Monday, March 13, 2017

The Millennial Workplace

Guest Blogger: William R. Mansfield, Founder, Mansfield Institute for Public Policy and Social Change, Inc.
In one very real sense, it is extremely misleading to talk about “the Millennial Workplace” as if Millennials are somehow inherently different as human beings from every generation that has gone before.  Obviously that is not true, as basic common sense tells us.  If someone is human, he or she is as fully human, and is human in the same way, as everyone else, no ifs, ands, or buts.
An amorphous "workforce" tends to dehumanize people.
On the other hand, today’s Millennial generation — ages seventeen to thirty-five or thereabouts — does face significantly different challenges from every previous generation in the world’s history.  They are entering the workforce (itself a relatively new concept on the world scene) and bringing with them a new perception of what work should be like.
This new perception affects power relationships in general and, naturally, how specific relationships between employers and employers, employers and employees, and employees and employees should be structured.  In order to create a “Millennial friendly” workplace, there are a few things we should know about the generation that will represent nearly 75 percent of the work force by 2030 — but, fortunately, they are no different from what we need to know about every other worker or person.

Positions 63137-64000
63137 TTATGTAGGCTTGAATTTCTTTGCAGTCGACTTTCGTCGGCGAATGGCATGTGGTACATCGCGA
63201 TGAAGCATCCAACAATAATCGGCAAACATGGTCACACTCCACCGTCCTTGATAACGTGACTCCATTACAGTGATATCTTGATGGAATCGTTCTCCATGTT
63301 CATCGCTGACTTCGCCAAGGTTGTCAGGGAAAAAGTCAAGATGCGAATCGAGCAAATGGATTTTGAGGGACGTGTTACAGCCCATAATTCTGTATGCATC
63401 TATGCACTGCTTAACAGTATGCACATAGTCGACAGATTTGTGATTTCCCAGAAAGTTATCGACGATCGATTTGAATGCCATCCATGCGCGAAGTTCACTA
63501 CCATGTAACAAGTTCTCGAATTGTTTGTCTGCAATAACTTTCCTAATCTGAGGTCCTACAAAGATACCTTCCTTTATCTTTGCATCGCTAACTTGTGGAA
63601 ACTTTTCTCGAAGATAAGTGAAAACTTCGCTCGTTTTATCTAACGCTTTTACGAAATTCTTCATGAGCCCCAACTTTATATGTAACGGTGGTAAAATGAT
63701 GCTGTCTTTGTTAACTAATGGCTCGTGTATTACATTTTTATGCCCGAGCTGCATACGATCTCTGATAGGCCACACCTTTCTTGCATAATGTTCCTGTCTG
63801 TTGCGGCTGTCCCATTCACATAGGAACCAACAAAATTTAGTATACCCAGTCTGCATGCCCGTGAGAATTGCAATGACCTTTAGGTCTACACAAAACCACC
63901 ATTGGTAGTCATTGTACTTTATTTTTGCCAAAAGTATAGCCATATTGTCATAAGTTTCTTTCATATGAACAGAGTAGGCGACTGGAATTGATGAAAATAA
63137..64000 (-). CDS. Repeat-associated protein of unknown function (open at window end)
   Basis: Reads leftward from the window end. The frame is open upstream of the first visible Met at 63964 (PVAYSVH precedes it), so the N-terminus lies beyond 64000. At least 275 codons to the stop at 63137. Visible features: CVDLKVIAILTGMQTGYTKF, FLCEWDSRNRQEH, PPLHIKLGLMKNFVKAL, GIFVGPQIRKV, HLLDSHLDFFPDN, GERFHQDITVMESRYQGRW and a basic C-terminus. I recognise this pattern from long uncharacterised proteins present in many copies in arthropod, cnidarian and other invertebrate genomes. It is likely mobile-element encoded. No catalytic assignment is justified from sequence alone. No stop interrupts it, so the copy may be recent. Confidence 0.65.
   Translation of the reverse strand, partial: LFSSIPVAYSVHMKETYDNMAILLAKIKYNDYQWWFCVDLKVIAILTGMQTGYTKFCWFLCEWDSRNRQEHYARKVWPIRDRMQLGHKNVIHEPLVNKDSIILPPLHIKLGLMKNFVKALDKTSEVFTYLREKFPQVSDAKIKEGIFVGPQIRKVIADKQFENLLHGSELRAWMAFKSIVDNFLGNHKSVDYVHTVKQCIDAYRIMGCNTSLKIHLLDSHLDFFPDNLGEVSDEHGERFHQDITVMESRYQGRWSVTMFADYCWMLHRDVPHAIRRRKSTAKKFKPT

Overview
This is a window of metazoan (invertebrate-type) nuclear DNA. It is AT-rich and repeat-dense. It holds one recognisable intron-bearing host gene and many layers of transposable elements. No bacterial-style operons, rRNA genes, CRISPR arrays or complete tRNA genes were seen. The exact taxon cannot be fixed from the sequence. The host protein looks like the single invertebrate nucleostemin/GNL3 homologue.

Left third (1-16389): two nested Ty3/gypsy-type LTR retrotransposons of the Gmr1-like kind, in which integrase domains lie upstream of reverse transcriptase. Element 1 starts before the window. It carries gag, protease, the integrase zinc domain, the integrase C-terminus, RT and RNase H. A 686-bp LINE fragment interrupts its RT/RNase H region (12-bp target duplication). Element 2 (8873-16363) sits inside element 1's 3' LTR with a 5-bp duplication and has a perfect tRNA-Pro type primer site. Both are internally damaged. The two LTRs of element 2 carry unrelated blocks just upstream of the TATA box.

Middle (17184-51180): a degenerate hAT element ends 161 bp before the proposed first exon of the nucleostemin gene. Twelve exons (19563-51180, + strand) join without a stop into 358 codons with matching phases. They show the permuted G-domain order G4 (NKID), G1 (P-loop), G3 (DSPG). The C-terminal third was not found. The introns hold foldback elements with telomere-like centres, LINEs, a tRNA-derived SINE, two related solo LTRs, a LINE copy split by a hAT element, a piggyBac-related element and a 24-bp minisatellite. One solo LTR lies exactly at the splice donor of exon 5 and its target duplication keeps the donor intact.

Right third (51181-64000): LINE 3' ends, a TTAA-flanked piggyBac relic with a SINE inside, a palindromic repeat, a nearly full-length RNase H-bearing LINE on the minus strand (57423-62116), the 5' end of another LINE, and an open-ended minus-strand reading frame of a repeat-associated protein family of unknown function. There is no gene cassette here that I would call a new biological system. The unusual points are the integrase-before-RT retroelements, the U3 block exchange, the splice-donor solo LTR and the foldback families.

First — more than any other generation in history, Millennials are face to face with the specter of becoming “obsolete.”  Since the advent of the Industrial Revolution there has always been the fear of being replaced with a machine.  The answer, however, has always been retraining for another job, even if it is lower paying.